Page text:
Java Class.cast() vs. cast operator

First, you are strongly discouraged to do almost any cast, so you should limit it as much as possible! You lose the benefits of Java's compile-time strongly-typed features.

In any case, Class.cast() should be used mainly when you retrieve the Class token via reflection. It's more idiomatic to write

MyObject myObject = (MyObject) object

rather than

MyObject myObject = MyObject.class.cast(object)

EDIT: Errors at compile time

Over all, Java performs cast checks at run time only. However, the compiler can issue an error if it can prove that such casts can never succeed (e.g. cast a class to another class that's not a supertype and cast a final class type to class/interface that's not in its type hierarchy). Here since Foo and Bar are classes that aren't in each other hierarchy, the cast can never succeed.

It's always problematic and often misleading to try and translate constructs and concepts between languages. Casting is no exception. Particularly because Java is a dynamic language and C++ is somewhat different.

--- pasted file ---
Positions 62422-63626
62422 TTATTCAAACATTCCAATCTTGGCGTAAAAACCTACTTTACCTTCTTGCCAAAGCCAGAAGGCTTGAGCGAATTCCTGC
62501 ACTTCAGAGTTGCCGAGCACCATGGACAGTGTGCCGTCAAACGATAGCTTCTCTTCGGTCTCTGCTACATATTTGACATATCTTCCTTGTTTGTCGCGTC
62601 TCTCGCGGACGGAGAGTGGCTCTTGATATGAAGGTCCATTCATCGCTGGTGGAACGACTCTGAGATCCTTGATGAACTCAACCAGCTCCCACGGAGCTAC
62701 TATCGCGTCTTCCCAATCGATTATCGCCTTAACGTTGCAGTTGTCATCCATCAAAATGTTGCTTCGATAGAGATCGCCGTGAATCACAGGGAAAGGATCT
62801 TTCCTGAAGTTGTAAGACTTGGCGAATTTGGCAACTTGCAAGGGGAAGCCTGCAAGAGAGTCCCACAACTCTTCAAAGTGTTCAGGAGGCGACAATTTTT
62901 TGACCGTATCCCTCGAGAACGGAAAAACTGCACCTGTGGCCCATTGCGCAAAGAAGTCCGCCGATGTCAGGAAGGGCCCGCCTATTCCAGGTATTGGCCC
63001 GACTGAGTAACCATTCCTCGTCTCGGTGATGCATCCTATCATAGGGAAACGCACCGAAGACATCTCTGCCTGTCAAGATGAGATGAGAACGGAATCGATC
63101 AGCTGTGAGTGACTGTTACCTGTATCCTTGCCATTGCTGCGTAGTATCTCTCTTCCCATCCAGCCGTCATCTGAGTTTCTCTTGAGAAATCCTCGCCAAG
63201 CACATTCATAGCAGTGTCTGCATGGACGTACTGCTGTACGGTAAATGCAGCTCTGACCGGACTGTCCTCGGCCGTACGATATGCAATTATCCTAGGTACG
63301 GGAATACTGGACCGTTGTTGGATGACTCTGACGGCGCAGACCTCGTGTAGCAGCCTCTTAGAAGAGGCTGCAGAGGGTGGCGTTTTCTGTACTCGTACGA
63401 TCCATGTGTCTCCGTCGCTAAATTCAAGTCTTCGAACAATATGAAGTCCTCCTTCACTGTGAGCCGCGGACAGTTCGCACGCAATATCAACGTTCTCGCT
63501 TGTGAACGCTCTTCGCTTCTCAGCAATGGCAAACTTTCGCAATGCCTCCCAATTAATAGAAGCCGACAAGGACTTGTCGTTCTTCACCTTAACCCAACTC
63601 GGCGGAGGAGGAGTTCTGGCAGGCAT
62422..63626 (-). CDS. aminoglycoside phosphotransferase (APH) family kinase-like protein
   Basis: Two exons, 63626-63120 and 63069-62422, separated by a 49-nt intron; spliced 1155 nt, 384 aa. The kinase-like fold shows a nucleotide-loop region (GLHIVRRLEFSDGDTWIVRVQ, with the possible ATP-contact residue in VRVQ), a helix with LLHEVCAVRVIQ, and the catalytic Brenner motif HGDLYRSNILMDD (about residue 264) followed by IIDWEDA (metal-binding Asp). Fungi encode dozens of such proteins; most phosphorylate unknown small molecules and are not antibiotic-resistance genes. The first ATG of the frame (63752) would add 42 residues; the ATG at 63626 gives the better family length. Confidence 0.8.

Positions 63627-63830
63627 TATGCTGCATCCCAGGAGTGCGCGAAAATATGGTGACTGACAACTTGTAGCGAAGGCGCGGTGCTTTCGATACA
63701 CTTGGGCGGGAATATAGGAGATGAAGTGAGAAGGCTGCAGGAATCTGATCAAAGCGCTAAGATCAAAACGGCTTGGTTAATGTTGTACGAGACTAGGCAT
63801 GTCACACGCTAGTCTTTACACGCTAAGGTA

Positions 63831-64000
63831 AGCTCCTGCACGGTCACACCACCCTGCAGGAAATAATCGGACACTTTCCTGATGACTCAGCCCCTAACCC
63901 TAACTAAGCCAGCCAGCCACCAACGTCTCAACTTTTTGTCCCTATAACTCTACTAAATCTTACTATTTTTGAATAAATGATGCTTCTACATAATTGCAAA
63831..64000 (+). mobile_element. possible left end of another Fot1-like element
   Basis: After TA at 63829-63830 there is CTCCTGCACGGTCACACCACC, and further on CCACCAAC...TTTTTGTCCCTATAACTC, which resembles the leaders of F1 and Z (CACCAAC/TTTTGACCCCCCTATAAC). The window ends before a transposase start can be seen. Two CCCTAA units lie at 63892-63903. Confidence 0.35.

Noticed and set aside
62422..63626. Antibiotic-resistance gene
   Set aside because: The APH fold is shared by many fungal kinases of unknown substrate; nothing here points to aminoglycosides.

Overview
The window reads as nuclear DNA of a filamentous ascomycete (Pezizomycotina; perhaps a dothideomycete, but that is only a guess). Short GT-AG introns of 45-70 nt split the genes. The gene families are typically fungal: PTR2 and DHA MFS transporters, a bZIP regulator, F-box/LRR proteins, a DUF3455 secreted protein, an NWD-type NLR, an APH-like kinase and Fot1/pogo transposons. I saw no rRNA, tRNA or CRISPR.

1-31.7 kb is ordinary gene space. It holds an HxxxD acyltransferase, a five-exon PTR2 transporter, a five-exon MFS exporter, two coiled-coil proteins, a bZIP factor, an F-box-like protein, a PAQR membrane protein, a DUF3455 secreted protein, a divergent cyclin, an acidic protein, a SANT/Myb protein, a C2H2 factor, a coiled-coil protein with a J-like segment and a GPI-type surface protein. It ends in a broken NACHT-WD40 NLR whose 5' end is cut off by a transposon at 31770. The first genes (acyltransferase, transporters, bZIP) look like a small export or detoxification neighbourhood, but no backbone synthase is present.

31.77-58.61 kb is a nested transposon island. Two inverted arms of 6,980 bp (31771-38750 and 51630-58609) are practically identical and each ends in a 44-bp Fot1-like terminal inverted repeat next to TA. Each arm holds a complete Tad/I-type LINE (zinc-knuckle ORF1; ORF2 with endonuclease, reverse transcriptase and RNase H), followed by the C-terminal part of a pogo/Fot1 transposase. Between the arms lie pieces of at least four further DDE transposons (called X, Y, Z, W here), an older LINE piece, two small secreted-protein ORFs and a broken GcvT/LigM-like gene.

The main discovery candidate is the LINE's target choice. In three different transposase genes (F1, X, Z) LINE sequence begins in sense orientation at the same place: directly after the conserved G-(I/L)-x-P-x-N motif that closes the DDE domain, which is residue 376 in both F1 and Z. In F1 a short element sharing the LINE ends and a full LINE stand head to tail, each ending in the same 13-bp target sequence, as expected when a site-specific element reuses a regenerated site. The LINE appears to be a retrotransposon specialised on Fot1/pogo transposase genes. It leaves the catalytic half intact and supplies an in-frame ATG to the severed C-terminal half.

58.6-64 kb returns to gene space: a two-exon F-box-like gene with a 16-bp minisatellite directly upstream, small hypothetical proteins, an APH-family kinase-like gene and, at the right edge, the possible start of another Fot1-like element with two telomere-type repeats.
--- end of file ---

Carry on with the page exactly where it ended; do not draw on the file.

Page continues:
All casting in Java, no matter how you do it, is done at runtime. Type information is held at runtime. C++ is a bit more of a mix. You can cast a struct in C++ to another and it's merely a reinterpretation of the bytes that represent those structs. Java doesn't work that way.

Also generics in Java and C++ are vastly different. Don't concern yourself overly with how you do C++ things in Java. You need to learn how to do things the Java way.

I've only ever used Class.cast(Object) to avoid warnings in "generics land". I often see methods doing things like this:

<T> T doSomething() {
    Object o;
    // snip
    return (T) o;

It's often best to replace it by:

<T> T doSomething(Class<T> cls) {
    Object o;
    // snip
    return cls.cast(o);

That's the only use case for Class.cast(Object) I've ever come across.

Regarding compiler warnings: I suspect that Class.cast(Object) isn't special to the compiler. It could be optimized when used statically (i.e. Foo.class.cast(o) rather than cls.cast(o)) but I've never seen anybody using it - which makes the effort of building this optimization into the compiler somewhat worthless.